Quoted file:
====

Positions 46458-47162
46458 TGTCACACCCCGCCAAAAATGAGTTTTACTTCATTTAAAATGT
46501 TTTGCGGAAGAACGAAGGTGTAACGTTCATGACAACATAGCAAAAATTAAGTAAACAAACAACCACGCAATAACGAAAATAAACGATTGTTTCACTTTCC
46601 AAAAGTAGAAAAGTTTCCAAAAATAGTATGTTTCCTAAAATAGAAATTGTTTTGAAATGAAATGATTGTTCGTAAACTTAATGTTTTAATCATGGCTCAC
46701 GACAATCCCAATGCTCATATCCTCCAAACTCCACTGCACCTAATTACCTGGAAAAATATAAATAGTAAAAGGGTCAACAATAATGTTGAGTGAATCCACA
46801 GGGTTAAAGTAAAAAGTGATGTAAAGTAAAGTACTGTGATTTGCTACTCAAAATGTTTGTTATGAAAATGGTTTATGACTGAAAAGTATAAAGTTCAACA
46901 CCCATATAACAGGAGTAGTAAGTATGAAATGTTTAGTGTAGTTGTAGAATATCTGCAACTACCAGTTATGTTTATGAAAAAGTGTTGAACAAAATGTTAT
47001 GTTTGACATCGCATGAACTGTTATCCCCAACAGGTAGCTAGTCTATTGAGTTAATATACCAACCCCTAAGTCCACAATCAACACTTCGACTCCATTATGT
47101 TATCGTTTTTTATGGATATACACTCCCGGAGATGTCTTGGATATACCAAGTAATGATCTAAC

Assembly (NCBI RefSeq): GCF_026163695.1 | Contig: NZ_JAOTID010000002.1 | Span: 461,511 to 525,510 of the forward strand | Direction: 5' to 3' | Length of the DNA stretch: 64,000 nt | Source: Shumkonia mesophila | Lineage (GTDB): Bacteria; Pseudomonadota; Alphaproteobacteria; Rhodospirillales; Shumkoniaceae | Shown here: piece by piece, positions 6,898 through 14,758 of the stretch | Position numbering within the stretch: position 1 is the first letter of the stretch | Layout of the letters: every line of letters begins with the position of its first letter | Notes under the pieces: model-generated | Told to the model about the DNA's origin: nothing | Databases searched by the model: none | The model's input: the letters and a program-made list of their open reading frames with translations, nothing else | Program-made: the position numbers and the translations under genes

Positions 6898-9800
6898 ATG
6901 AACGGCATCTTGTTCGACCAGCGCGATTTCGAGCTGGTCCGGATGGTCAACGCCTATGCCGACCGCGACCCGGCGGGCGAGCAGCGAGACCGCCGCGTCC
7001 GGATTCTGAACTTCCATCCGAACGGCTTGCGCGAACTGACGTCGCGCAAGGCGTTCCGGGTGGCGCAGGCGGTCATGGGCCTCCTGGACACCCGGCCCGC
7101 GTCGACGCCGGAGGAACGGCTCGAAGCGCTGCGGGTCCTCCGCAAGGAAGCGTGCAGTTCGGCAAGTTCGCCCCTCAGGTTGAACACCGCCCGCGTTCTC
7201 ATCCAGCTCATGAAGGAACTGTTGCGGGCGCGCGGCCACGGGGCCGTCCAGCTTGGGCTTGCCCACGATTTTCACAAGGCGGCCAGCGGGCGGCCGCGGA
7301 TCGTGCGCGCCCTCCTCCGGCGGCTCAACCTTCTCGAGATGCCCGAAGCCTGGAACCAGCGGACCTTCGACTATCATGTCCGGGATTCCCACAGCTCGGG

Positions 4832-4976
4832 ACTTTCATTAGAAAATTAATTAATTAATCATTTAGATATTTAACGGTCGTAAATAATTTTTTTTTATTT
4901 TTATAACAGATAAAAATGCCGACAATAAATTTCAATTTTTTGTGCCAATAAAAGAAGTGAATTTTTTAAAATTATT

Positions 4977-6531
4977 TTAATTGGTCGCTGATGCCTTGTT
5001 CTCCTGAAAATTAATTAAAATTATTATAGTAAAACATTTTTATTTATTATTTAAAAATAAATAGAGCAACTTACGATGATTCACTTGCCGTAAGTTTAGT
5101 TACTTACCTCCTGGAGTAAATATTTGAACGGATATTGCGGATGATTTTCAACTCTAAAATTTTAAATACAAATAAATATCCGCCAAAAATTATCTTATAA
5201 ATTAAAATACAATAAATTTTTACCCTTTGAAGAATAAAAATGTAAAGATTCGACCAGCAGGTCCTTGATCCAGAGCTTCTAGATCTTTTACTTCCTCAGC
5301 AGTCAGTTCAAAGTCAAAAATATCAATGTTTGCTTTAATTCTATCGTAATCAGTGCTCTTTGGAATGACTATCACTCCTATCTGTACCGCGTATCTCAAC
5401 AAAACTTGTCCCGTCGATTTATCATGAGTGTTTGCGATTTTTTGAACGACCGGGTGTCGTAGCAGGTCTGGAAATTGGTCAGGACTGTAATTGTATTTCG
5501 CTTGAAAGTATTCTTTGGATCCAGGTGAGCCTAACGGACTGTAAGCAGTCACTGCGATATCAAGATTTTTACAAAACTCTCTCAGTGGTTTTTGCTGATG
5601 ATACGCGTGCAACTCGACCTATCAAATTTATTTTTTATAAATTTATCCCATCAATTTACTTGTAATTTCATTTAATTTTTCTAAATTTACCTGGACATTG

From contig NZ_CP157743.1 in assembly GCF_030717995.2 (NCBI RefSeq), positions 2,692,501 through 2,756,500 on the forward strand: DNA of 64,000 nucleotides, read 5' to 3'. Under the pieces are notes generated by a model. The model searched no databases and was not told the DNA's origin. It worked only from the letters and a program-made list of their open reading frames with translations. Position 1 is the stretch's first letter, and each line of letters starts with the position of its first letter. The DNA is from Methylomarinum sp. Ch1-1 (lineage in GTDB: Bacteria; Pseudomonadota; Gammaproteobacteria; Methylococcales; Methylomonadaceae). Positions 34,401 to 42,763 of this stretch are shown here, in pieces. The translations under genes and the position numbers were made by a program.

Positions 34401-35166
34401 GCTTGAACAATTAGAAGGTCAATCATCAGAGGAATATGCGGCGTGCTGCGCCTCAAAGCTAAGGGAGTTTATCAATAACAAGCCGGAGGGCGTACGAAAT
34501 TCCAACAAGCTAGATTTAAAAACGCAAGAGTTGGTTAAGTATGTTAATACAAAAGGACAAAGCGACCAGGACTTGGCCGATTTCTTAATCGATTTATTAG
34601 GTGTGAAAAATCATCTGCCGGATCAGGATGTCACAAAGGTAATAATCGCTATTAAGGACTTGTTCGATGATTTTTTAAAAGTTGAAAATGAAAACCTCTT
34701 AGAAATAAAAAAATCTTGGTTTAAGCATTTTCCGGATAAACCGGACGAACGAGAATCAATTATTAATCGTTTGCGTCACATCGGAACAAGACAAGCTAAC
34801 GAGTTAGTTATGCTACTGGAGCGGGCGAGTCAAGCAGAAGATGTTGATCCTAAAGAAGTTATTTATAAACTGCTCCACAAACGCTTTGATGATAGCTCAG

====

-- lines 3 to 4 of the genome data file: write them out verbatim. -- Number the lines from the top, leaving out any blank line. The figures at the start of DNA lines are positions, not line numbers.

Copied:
46501 TTTGCGGAAGAACGAAGGTGTAACGTTCATGACAACATAGCAAAAATTAAGTAAACAAACAACCACGCAATAACGAAAATAAACGATTGTTTCACTTTCC
46601 AAAAGTAGAAAAGTTTCCAAAAATAGTATGTTTCCTAAAATAGAAATTGTTTTGAAATGAAATGATTGTTCGTAAACTTAATGTTTTAATCATGGCTCAC